Steve McQueen, the Oscar-winning director of “12 Years a Slave” and “Shame,” is best known for his searing big-screen work. So it is fitting that the New York Film Festival would turn to the British auteur to kick off its 58th edition with his new work “Lovers Rock. McQueen joins a long list of cinema legends such as Martin Scorsese, Clint Eastwood, and David Fincher, all of whom have had the opening night film at the annual gathering of movie-lovers.
But this is a year unlike any other in the history of film festivals, with the coronavirus scuttling best-laid plans and forcing organizers to change things up on the fly. Thus it makes sense that the film that McQueen is highlighting isn’t a “movie” in the strictest definition. Rather, it is part of the filmmaker’s Small Ax anthology series, a chapter in a collection of original films that tell the story of London’s West Indian community. They will premiere on BBC One and later air on Amazon Prime.
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The selection shows the continued blurring of lines between big and small screens, with top directors such as McQueen, Luca Guadagnino, Jane Campion, and others moving back and forth between the mediums. The Toronto Film Festival has continued that tradition, choosing Mira Nair’s “A Suitable Boy,” a six-part TV drama that debuted on the BBC, as its closing night film.
“Lovers Rock” unfolds during a blues party in the early 1980s and tells a story of young love. Amarah-Jae St. Aubyn makes her screen debut opposite Micheal Ward, Shaniqua Okwok, Kedar Williams-Stirling, Ellis George, Alexander James-Blake, Kadeem Ramsay. “Lovers Rock” was co-written by Courttia Newland and McQueen. Two other films from the five-film anthology, “Mangrove” and “Red, White and Blue,” will also have their world premieres as part of this year’s main slate. The works, which examine racism and discrimination, seem to echo the political moment, one in which issues of diversity and representation are being widely debated and discussed.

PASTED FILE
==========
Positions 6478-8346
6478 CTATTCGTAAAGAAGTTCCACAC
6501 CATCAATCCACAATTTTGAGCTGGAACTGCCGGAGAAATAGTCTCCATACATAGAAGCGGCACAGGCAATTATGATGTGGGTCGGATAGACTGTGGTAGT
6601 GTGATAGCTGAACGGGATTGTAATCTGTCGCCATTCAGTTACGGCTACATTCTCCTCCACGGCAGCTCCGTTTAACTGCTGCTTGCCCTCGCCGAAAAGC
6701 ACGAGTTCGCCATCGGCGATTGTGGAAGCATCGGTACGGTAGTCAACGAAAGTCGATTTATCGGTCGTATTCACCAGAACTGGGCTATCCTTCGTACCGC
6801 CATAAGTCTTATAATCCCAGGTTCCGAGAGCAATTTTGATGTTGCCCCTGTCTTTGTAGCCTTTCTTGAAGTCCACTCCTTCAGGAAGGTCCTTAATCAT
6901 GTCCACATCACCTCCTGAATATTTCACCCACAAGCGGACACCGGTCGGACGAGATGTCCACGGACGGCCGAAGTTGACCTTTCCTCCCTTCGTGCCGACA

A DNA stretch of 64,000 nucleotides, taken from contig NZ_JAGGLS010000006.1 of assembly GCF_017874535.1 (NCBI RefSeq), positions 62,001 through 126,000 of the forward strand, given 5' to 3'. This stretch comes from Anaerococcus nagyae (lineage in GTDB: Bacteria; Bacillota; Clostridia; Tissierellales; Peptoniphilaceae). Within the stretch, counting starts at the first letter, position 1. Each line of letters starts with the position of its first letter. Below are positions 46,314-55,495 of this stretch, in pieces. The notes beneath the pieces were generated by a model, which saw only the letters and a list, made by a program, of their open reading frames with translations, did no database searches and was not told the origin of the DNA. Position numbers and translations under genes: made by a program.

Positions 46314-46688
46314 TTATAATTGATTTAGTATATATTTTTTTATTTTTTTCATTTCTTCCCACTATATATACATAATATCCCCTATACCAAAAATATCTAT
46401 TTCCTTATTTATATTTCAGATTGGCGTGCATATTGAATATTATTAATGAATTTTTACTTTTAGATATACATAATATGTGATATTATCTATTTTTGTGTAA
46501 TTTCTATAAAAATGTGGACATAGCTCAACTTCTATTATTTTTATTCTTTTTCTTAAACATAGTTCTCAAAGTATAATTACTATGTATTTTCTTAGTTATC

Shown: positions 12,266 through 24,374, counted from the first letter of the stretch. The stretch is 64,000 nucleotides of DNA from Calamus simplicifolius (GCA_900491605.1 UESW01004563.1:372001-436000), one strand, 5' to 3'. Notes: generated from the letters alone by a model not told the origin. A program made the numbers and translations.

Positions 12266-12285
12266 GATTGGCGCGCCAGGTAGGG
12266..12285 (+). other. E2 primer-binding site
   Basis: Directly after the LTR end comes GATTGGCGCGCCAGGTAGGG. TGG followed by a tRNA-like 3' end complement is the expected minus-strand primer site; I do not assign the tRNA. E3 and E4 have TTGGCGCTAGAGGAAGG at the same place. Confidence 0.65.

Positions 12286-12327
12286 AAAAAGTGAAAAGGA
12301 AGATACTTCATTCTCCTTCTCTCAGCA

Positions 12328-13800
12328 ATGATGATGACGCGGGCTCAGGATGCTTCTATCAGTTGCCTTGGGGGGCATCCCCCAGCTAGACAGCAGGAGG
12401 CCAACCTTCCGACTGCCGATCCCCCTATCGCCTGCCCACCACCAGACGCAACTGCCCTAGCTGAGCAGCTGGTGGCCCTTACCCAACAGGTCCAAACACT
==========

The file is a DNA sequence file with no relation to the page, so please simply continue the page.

“It’s an incredible honor and also very humbling to show three of my films at the New York Film Festival,” said McQueen. “It’s especially meaningful for me at this particular time to share these stories as a Black man of West Indian heritage. I’m grateful to the NYFF for their generosity and wish everyone a safe and healthy festival.”
“Mangrove” is the true story of the Mangrove 9, a group of Black activists who clashed with London police during a protest march in 1970, and the highly publicized trial that followed. It stars Letitia Wright, Shaun Parkes, and Malachi Kirby, and was co-written by Alastair Siddons and McQueen.
“Red, White and Blue” tells the story of Leroy Logan, who saw his father assaulted by two policemen. He later joined the Metropolitan Police in order to change their racist attitudes from within. John Boyega and Steve Toussaint star in the film, which was co-written by Courttia Newland and McQueen.
“Mangrove” and “Lovers Rock” were both selected to be at this year’s Cannes Film Festival before the coronavirus pandemic forced the festival team to cancel its physical edition. Like Toronto, this year’s New York Film Festival is expected to be a mixture of physical and virtual events — relying on venues such as drive-ins in order to screen films safely.
“For months we’ve worked to both sustain and refresh NYFF — a champion of film as art since 1963 — and we’re honored that filmmaker Steve McQueen accepted our invitation to open the 58th New York Film Festival in an unprecedented manner, with one of three remarkable new films he’ll unveil at NYFF,” said Eugene Hernandez, director of the New York Film Festival.
Last year’s opening night film was Scorsese’s “The Irishman.” Previous opening night features include Clint Eastwood’s “Mystic River,” Yorgos Lanthimos’s “The Favourite,” Alexander Payne’s “About Schmidt,” Ang Lee’s “Life of Pi,” and David Fincher’s “The Social Network.”
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